May gave what for her was a reasonably substantial speech yesterday, meaning it wasn’t just “red, white and blue Brexit” said in a slightly different way 43 times but rather something that at least had the trappings of substance. She is going to have talks with Jeremy Corbyn to try and see what Labour can agree to as a means of getting her deal through parliament and thus avoiding a long extension and EU elections.
You don’t need to be an expert in the workings of Westminster to realise pretty quickly that May was mostly doing this as a means to dipping Corbyn’s hand in the mess that has become Brexit. Conversely, that Corbyn was obviously going to approach this as a means to causing the most embarrassment possible for May and the Tories. In other words, the chances of anything constructive emerging from these talks, before they have even taken place, is obviously pretty low.
Some have speculated that the May-Corbyn summit means the death of the People’s Vote. I understand the thesis – both May and Corbyn are very much against the idea of another referendum, so having them conspire on a Brexit agreeable to them both would naturally preclude any such plebiscite. Only, I return to the last paragraph: nothing pragmatic is likely to emerge from the May-Corbyn talks. More interesting is what some in the cabinet have been briefing to the lobby about what happens after the wheels inevitably come off the May-Corbyn Brexit express.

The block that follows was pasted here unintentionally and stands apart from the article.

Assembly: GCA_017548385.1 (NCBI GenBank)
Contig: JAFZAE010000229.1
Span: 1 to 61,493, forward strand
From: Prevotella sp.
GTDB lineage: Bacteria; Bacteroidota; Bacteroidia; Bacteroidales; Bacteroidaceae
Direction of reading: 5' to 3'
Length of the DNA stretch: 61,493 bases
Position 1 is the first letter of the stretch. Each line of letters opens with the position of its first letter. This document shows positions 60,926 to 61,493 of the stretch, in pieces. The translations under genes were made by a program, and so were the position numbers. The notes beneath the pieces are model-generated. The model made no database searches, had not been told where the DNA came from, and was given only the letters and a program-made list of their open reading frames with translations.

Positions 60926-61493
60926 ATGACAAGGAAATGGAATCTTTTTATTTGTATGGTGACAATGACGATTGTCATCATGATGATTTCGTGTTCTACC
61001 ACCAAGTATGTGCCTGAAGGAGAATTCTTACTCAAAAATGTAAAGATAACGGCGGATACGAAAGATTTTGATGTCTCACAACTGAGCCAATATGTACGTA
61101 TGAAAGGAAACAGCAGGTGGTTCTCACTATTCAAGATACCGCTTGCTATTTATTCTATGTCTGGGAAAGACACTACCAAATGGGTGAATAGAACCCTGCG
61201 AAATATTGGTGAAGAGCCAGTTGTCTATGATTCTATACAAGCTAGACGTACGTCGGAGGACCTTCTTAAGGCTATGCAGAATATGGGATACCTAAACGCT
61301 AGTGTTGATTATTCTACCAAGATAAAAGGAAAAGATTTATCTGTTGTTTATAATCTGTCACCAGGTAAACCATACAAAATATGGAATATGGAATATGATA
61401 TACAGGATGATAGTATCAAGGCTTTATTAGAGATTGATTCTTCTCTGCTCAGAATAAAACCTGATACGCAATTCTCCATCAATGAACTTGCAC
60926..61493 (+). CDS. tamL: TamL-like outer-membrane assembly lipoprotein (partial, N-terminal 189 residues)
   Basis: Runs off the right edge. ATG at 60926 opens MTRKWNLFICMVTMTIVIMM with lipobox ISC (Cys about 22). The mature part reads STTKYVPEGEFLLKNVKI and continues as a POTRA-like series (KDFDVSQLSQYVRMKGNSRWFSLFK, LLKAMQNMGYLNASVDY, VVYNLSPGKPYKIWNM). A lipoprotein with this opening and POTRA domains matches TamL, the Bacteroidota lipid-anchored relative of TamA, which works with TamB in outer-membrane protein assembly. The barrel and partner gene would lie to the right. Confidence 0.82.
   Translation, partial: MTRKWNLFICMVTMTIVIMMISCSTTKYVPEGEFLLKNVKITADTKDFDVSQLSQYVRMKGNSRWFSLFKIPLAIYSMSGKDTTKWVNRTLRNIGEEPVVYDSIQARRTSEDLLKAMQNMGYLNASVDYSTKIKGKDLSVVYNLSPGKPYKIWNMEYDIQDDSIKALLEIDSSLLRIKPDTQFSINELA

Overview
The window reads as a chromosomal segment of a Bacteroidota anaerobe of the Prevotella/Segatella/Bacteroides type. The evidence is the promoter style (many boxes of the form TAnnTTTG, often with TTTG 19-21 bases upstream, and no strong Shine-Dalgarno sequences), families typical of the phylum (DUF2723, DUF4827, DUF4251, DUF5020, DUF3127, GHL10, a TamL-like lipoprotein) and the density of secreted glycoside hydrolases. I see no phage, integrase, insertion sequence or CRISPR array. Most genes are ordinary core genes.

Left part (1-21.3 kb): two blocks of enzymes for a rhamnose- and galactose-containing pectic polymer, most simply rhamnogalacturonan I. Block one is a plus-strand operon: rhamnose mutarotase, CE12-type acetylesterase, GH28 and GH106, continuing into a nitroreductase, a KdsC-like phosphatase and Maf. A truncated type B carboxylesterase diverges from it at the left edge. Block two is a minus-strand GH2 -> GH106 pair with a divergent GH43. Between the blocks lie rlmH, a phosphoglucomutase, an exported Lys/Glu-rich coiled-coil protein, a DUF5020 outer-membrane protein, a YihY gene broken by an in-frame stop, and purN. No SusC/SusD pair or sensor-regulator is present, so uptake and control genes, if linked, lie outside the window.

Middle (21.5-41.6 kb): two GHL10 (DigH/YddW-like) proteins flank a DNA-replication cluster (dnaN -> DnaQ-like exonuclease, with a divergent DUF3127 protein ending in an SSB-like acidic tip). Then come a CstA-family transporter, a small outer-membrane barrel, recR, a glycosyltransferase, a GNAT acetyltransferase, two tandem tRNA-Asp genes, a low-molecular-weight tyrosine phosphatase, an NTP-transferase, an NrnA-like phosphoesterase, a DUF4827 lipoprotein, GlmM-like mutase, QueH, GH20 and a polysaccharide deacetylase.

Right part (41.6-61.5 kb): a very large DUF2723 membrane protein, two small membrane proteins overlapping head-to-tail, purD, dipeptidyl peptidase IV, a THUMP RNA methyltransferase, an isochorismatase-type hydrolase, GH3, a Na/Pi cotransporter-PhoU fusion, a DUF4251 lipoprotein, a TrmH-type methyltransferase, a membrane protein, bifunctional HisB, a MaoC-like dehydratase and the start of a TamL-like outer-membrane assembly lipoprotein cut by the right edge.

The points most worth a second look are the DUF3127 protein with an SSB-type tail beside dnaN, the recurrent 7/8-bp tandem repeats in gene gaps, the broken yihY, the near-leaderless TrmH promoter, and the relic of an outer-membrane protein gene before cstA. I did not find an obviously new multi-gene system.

The best summation of this comes from a Robert Peston tweet:
A number of ministers have told me that @theresa_may has definitively decided that no-deal Brexit on 12 April must be avoided at all costs. So if she cannot reach Brexit compromise with @jeremycorbyn “we will have to reach out around him”, says one.
This “reach out around” idea has been doing the rounds. Basically, if Corbyn won’t play ball (which, let’s face it, he won’t) then May will look for other possibilities amongst a decent number of other opposition MPs that do not follow Corbyn’s lead. So, the SNP/LD/TIG/Green/Plaid block that contains about 65 MPs and about 100 or so (at least) Labour MPs who loathe Corbyn. What do all of these people want? A People’s Vote. Now, I know May has said she doesn’t want another EU referendum. But faced with that being the only way to get her deal through, will she or won’t she accept it? We’ll find out soon enough.